Man found in a Tucson parking lot in 2019 identified as James “Mark” Chaparro

DNA Doe Project investigative genetic genealogists identify man who lived near where he was found

Tucson, AZ – On July 28, 2019, a man was found unresponsive in the parking lot of a shopping center in Tucson, Arizona with no identification and keys to a car that was not in the lot. After three years, the Pima County Office of the Medical Examiner and the DNA Doe Project have confirmed his identity as James “Mark” Chaparro, who lived less than half a mile away from the place where he was found.

Mr. Chaparro was 64-years old when he died, and had been raised in Santa Fe, New Mexico. Researchers located records from October, 2019 of an eviction for non-payment of rent at his home near where he died. It’s thought that he had walked to the store and simply never made it home. According to family members, they believed he was living in China so they never filed a missing persons report in Tucson.

Bruce Anderson, Forensic Anthropologist with the Pima County Office of the Medical Examiner brought the case to the DNA Doe Project in the spring of this year. Four expert volunteer investigative genetic genealogists from the non-profit organization began work on this case in June of this year, and were able to place John Doe in a family tree that was complicated with adoption, misattributed parentage, and Hispanic ancestry – notoriously hard to trace as that ethnicity is underrepresented in the public database at GEDmatch. 

The team built a family tree going back to Mr Chaparro’s great-great-great-grandparents in order to fit matches they found in GEDmatch into the tree. “We had a first cousin once removed that shared 153 centimorgans with our Doe, and another first cousin once removed who shared 21 centimorgans with him,” said Christina Lauritsen, co-team leader. Centimorgans are a measure of how much DNA is shared between two people. While it’s unusual to see that kind of discrepancy, it’s not unknown.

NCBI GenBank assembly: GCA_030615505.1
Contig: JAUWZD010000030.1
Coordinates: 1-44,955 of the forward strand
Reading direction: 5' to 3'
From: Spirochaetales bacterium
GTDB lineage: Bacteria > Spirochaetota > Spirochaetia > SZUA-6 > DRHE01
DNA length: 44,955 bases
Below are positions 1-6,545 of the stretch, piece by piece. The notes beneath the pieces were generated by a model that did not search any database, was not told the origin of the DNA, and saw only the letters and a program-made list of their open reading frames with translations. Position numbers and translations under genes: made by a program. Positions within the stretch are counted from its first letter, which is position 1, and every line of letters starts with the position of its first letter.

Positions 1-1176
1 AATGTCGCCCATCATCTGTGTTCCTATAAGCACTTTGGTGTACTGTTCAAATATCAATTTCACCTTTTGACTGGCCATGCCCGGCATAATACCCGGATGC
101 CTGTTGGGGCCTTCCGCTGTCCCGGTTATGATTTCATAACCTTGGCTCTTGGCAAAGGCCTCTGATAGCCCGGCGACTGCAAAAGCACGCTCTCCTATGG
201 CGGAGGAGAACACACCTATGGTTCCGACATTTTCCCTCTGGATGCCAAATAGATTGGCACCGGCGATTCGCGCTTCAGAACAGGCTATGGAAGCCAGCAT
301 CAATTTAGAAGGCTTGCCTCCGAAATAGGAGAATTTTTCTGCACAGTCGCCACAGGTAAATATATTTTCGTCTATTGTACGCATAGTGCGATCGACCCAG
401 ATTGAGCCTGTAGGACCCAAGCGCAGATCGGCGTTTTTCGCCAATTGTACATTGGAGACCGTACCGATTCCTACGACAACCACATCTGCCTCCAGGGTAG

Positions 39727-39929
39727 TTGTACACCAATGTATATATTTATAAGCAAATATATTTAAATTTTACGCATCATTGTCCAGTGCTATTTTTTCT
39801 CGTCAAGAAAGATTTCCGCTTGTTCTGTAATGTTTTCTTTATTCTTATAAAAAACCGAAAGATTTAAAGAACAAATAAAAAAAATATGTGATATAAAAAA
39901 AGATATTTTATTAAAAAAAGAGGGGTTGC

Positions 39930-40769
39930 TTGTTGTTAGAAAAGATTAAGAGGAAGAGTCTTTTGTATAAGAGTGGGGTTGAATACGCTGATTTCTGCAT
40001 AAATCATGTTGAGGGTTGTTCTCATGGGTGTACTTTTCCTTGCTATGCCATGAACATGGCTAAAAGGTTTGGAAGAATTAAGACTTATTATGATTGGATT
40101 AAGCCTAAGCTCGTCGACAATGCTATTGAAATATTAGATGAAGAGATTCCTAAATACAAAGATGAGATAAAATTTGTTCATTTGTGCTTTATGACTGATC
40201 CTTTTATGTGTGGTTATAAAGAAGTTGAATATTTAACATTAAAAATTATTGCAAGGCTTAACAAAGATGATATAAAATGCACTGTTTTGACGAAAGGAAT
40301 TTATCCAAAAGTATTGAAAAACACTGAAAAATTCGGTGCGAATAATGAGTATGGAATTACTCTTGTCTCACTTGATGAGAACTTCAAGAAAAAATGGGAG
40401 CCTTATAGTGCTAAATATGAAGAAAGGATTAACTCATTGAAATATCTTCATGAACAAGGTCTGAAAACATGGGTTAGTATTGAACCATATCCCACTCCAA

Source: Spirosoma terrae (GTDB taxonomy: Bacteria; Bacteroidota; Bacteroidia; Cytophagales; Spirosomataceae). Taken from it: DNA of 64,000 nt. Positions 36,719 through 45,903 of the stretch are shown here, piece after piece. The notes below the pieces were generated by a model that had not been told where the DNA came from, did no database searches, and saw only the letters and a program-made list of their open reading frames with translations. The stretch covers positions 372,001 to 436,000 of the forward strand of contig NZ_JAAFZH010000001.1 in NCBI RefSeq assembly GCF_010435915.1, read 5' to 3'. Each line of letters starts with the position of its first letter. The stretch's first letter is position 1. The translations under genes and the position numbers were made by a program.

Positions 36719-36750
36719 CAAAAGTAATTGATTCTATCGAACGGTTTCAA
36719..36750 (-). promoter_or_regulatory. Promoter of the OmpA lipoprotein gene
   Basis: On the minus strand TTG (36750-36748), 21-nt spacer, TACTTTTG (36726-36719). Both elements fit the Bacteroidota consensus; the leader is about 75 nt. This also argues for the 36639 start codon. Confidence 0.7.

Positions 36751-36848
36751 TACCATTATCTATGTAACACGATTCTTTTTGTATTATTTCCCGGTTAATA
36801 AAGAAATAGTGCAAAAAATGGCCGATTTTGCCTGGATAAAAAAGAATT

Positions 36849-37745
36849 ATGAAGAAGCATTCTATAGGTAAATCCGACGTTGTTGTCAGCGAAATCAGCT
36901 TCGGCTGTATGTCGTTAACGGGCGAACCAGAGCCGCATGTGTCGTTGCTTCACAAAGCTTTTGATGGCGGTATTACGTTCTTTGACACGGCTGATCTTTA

“This case demonstrated how instrumental investigative genetic genealogy can be to solving cold cases,” said Karen McDermott. “Within two weeks, our team had identified a potential candidate, who was later confirmed through medical records.”

Team member Erin Hanson added, “It was a privilege to work with an agency like the Pima County Office of the Medical Examiner. They work hard, for as long as it takes, to identify a person that ends up in their office without a name.”

The DNA Doe Project wishes to acknowledge the contributions of the groups and individuals who helped solve this case: the Pima County Medical Examiner’s Office, who entrusted the case to the DNA Doe Project; Genologue for extraction of DNA from bone and whole-genome sequencing; Kevin Lord of Saber Investigations for bioinformatics; GEDmatch Pro providing their database; a generous donor who covered the cost of this case; and DDP’s dedicated teams of volunteer investigative genetic genealogists who work tirelessly to bring victims home.

About the DNA Doe Project

The DNA Doe Project, Inc. is an all-volunteer 501(c)(3) non-profit organization whose mission is to identify John and Jane Does and return them to their families. The genealogy research is pro bono, but the organization relies on donations to fund lab costs when agencies cannot afford them. To date DDP has made over 70 identifications. Discover more at https://dnadoeproject.org.

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